Science is, of necessity, open, transparent, and universal; it requires freedom of thought and expression; it cannot be censored or constrained by dogma. And it should be abundantly clear that political and religious ideologies are mortal enemies of science; they would make scientific inquiry and findings subordinate to their dogmas; they would cut off its head, tear out its heart, and turn what was left into an evil instrument of oppression and aggression. 

The role of science in a secular society seems obvious and in alignment with common sense and the principles enacted by the founders of this nation, to wit: let our laws and public policy be informed and guided by verifiable evidence and reason. Given the nature of the world we live in, anything less is a prescription for disaster. I was going to say long-term disaster, but the long term is already upon us. What happens in the next few years will most likely be a template for the future of the country.

So on my list of heroes are people who are fighting to reclaim and secure a future that is safe for science and reason. Most of them are atheists or agnostics; a few, like Frank Schaeffer, Barry Linn, and Kenneth Miller, are practicing Christians. And of course there are many awesome women, including Eugenie Scott, Executive Director of the National Center for Science Education. So far no Muslim or Christian fundagelical is within shouting distance of making my list, so be sure to let me know if you come up with a qualified candidate (which I find hard to imagine). END OF INTRODUCTION

Now, at last, meet my first Hero of Science and Secularism, Sean Faircloth, public speaker extraordinaire and the most important person you may not have heard of. It has been less than a year since I first heard him speak on a video posted at the website of the Richard Dawkins Foundation for Reason and Science. That short talk really resonated with my thoughts and fears about the religious right, and I was blown away by Faircloth’s deep understanding of the issues and his compelling plan to counter the theocratic threat to what’s left of our freedom and democracy. So I immediately forwarded the video to everyone on my email list along with effusive words of praise and an expression of uncharacteristic hopefulness.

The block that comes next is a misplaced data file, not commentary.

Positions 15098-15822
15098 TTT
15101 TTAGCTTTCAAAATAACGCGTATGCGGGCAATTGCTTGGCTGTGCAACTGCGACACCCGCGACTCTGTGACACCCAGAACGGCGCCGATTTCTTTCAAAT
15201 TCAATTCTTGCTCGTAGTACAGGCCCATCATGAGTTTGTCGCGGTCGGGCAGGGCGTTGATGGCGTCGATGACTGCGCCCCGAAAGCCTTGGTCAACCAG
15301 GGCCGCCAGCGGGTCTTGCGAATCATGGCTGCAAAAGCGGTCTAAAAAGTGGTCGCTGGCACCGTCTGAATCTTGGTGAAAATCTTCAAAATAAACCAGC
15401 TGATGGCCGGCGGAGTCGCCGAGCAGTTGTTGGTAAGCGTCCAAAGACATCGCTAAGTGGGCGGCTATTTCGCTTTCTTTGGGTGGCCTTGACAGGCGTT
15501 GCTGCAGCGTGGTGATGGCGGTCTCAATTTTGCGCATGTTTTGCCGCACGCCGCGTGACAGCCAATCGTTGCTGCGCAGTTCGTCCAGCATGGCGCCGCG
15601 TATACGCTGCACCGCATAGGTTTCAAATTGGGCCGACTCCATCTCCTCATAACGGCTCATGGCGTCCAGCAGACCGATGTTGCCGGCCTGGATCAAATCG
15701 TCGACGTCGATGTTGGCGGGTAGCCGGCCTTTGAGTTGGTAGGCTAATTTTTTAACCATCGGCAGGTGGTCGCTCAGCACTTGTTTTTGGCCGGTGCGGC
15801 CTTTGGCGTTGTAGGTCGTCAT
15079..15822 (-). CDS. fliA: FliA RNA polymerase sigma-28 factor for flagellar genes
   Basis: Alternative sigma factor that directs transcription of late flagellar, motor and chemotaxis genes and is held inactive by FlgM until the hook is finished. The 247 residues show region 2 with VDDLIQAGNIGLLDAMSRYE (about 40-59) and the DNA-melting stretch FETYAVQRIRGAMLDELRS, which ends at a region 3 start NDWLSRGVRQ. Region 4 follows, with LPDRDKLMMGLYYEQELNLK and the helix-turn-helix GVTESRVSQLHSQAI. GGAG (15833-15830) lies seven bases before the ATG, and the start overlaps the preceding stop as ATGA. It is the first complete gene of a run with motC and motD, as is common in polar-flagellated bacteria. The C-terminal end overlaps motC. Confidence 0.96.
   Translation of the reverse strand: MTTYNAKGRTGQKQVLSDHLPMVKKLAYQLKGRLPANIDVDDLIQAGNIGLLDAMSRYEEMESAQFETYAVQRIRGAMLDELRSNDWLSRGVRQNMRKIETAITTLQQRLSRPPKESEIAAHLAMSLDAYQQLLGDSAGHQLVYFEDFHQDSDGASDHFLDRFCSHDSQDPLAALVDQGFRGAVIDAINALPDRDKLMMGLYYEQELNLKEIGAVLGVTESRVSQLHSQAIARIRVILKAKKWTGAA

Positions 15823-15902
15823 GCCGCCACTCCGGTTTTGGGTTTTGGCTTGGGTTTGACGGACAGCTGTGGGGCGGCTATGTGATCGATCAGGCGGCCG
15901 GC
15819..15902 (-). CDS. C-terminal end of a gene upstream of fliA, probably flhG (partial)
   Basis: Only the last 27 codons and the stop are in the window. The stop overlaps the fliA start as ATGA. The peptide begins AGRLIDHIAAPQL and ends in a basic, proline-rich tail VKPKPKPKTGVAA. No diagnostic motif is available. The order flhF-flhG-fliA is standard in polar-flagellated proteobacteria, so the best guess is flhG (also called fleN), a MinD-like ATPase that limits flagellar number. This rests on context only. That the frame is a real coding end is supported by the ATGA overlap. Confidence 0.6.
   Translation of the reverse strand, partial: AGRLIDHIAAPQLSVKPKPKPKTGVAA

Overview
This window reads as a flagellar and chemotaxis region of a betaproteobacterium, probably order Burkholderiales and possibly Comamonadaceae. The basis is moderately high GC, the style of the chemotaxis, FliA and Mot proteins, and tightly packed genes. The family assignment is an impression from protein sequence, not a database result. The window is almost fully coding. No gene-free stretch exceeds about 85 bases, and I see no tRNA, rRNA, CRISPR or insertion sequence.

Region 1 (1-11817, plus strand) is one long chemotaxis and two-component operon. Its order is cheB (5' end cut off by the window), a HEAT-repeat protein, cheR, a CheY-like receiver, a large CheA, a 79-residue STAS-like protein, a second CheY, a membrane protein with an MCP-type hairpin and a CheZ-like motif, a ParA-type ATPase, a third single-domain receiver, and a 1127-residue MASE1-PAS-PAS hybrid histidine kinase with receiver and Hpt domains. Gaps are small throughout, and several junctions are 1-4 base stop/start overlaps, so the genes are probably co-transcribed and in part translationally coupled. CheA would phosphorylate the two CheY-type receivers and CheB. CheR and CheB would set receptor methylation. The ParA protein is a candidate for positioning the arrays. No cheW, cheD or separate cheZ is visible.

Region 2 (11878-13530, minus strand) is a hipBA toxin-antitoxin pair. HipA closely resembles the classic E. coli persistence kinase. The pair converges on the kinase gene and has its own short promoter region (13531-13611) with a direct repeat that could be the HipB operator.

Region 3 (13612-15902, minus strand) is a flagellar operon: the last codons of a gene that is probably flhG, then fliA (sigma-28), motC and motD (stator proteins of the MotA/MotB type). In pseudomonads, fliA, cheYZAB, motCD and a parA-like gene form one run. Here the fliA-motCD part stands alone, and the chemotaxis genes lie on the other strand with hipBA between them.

As my long-suffering friends and tens of readers are aware, it takes a lot to rouse me from my pessimism regarding the United States’ and the world’s collective future. And yet that's what Faircloth accomplished in a 31-minute talk and with his new book, Attack of the Theocrats: How the Religious Right Harms Us All and What We Can Do About It. In his book and his speeches he puts forward a realistic vision and a strategy for reversing “creeping theocracy” and bringing about the tolerant, secular society we all want to live in. His many examples of real harm being done to real people in many unsuspected ways provide a way to connect with regular folks who are not aware of the nature and extent of the threat from the religious right.  

Faircloth is saying it's time for a change in the priorities of the secular movement, time to focus on public policy issues and to reclaim the moral high ground. (We know the religious right is profoundly immoral, but the majority of  citizens do not.) And he actually succeeds in making me believe that our message can be presented so as to capture the attention of the non-theocratic majority of Americans – to help them understand and feel what's at stake. And to energize them to support efforts to undo the growing list of wrongs perpetrated and perpetuated in the name of religion.